Opiate addiction is serious business. It is one of the hardest addictions to break. Because opiates are in so many medications, which are relatively easy to find, it is a common addiction. If you, or somebody you love is suffering from an opiate addiction, you know all about how hard the addiction is to break. Our clinic can help by offering treatment and support.
For a long time, methadone was the treatment of choice for opiate addiction. It has mixed results and can be a poor treatment. Fortunately, there is another option. Suboxone is gaining favor because of the multitude of success stories it has helped to create around the world. Common Opiates in Addiction – More than Heroin:
What is Suboxone?
Suboxone has helped thousands upon thousands addicts break the chains of addiction. It is a semi-synthetic opiate-based medicine, coupled with a medication that blocks opiates. Its unique composition has helped so many to be successful. Because it is not entirely derived from opium, it acts differently on the body and provides a clear-headed path out of addiction. How Does Suboxone Work?
Suboxone has a two-fold effect. The active ingredient buprenorphine both activates and blocks opiate receptors. The other part of the drug is naloxone, which blocks the effects of opiates. This means that the drug works on both sides of the addiction problem. Essentially, Suboxone satisfies the need while eliminating ‘reward’ when opiates are taken.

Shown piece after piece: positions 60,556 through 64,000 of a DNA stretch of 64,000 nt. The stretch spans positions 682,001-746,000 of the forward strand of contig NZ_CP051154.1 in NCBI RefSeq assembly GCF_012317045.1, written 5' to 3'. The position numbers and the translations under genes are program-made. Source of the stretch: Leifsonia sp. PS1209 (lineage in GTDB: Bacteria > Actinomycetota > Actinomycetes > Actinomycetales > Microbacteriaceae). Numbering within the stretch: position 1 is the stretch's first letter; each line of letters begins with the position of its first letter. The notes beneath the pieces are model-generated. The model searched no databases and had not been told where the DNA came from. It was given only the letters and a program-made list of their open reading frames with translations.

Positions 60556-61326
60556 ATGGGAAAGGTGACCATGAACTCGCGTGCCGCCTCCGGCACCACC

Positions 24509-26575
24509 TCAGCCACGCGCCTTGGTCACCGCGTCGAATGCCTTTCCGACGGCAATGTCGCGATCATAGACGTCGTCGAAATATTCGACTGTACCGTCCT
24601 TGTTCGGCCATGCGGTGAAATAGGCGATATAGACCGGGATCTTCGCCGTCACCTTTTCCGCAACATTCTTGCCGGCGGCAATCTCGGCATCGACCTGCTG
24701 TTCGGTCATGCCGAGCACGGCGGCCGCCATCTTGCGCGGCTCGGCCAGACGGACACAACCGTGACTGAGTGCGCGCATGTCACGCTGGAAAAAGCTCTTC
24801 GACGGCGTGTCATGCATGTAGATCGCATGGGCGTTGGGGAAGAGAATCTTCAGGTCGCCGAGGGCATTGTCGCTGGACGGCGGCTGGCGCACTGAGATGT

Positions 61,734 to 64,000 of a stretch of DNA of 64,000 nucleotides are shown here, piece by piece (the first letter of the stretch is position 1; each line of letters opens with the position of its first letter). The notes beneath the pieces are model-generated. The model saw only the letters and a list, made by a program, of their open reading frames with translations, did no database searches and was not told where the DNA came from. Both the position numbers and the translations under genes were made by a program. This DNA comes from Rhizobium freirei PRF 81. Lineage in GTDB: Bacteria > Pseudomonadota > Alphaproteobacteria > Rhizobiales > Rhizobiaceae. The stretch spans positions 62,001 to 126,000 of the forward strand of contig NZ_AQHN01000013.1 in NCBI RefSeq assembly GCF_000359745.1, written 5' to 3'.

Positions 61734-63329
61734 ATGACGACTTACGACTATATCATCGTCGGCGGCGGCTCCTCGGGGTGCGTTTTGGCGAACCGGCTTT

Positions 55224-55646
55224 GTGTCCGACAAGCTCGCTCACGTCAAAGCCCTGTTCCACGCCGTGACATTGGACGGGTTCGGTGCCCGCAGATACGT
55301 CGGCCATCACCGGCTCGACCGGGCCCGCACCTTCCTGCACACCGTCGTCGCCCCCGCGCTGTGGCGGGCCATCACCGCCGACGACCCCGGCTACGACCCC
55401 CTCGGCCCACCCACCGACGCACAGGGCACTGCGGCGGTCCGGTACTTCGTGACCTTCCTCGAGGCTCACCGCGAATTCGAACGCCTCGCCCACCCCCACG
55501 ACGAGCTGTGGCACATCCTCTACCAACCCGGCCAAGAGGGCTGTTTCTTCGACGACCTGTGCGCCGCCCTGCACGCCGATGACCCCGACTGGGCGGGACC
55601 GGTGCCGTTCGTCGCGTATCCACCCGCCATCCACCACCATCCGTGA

What are the Benefits?
- Few Withdrawal Symptoms: Because Suboxone satisfies the need for the brain and body, the patient can detox without the intense withdrawal symptoms.
- Discourages Relapse: It discourages use of opiates by eliminating the effects. When a patient is on Suboxone, opiates taken will have no euphoric effect. The patient quickly learns that is no benefit in relapse.
- Fewer Side Effects: Unlike methadone, which can make patients extremely drowsy, Suboxone allows patients to be alert, awake, and fully productive. • Lower Risk of Dependency: The risk of trading one addiction for another is much, much lower with Suboxone than with Methadone. Patients are typically able to treat the addiction, then be gradually weaned of Suboxone with little negative effect.
- Accessible: Suboxone is a drug that a doctor can prescribe for home use. Methadone, on the other hand, is rarely administered outside of a clinic. This makes Suboxone a convenient option because after the initial stages of treatment the medication may be self-administered.
- Long Duration: Suboxone has a longer duration than methadone. With Suboxone, the medication is often administered every 2-3 days, rather than every day. It gives freedom to the patient by not requiring him or her to be in a clinic every day.
Take control of addiction and lead a full life. Start today by contacting us to learn about Suboxone and other treatment options. You are not alone in your struggle. There is no reason for it to continue! We can help.